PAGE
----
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Living with Heart Disease

Diet

If you’ve been diagnosed with heart disease, you’ll have to make some changes to the way you eat. Eating a low-fat, low-sodium diet and adding heart-friendly foods such as fish, whole grains, nuts, beans and a variety of fruits and vegetables to your diet is a good place to start. To work essential foods into your diet, start with a heart-healthy shopping list.

A registered dietitian can also help you plan meals and make healthy food choices to lower cholesterol and reduce sodium in your diet.

Exercise

You can help prevent and manage heart disease by regularly exercising. Exercise can strengthen heart function, improve circulation, lower blood pressure and improve cholesterol. Begin with 10 minutes of exercise daily and gradually work up to 30 minutes, five days a week. Physical activity may include:

  • A brisk walk
  • Swimming or water aerobics
  • Bicycling indoors or outdoors
  • Tread mill or elliptical training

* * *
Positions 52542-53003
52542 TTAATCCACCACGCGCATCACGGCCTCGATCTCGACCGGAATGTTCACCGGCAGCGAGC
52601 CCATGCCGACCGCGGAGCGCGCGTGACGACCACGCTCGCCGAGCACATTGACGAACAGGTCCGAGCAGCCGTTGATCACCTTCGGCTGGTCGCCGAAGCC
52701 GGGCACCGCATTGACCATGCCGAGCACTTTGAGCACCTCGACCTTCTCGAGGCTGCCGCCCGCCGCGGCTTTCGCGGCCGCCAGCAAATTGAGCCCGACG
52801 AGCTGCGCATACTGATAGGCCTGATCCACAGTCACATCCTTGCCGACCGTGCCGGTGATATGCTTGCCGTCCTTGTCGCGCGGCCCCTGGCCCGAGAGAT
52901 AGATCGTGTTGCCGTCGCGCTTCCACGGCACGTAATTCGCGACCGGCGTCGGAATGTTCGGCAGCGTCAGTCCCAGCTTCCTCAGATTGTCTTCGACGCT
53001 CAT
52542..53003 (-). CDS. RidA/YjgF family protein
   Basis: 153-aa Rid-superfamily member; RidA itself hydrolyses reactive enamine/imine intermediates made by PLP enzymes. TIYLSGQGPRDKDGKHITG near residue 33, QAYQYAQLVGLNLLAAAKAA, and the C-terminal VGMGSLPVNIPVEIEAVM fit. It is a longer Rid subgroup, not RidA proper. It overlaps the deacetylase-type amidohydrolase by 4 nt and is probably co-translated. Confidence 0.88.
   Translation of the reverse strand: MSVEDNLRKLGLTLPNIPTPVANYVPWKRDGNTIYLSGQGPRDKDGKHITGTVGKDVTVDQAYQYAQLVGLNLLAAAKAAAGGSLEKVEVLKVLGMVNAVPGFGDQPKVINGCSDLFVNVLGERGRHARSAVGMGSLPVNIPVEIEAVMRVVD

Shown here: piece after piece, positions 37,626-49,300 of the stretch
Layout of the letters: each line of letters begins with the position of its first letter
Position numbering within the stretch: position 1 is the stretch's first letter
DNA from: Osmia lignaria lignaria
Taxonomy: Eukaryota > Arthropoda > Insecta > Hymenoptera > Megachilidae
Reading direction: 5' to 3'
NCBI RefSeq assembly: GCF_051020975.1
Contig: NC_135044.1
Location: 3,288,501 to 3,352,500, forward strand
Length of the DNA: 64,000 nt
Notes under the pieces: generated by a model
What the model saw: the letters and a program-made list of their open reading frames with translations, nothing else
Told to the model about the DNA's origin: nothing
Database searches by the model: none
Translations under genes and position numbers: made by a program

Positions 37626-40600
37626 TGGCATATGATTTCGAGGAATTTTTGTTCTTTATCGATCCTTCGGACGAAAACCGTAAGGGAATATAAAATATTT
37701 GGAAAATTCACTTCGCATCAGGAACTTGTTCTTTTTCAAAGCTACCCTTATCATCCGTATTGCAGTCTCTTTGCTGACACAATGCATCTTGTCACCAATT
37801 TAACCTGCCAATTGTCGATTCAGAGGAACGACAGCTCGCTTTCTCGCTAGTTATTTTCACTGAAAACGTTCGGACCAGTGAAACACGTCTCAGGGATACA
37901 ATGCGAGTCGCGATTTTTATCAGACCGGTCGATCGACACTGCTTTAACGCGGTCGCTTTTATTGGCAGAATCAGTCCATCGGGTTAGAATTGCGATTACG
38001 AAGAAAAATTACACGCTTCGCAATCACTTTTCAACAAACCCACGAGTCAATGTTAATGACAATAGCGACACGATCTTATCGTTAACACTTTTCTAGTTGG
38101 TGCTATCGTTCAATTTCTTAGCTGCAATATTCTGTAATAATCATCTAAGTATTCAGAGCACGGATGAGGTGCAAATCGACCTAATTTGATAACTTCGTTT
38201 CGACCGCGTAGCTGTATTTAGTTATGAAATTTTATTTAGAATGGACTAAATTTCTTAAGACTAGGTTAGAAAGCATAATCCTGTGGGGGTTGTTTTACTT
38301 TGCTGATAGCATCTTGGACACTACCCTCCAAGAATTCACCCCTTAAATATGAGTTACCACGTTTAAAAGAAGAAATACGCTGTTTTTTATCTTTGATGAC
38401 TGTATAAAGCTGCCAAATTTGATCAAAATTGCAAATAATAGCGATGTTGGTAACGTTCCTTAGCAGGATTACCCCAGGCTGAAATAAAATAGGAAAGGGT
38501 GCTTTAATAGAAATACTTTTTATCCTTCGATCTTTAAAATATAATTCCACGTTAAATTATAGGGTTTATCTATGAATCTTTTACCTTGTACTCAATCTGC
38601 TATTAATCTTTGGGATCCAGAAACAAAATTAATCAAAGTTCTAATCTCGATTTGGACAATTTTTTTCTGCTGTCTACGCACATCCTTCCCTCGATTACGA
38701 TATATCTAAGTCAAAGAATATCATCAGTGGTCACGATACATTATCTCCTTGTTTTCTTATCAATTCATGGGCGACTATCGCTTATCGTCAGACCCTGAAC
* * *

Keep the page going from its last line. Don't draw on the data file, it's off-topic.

• Low-impact aerobics

Talk to your primary care provider before starting an exercise program. If you have suffered a heart attack or had coronary angioplasty or an open heart procedure, attend cardiac rehabilitation classes to learn more about exercise and heart disease.

Partnering with Providers

Your health is an ongoing commitment between you and your doctor. Get regular medical checkups and have your blood pressure and cholesterol checked regularly. Follow these guidelines or those that you develop with your physician to manage your heart disease:

  • Control your blood pressure. Aim for less than 120/80 mm Hg.
  • Lower your cholesterol. Total cholesterol should be less than 200 mg/dL.
  • If you are diabetic, monitor your blood glucose level daily and aim for a hemoglobin A1c of 7 percent or less.
  • If you are overweight, work with your physician to achieve gradual weight loss through diet and exercise.
  • Don't smoke. If you smoke, sign up for a smoking cessation class.
  • Limit alcohol consumption to no more than one drink per day for women and up to two drinks per day for men.
  • Manage stress by incorporating deep breathing exercises, physical activity or meditation into your day.
  • Practice good dental hygiene by brushing your teeth daily and flossing regularly. See a dentist annually.
11116 Medical Campus Road
Hagerstown, MD 21742
301-790-8000
TDD: 1-800-735-2258
meritus Health
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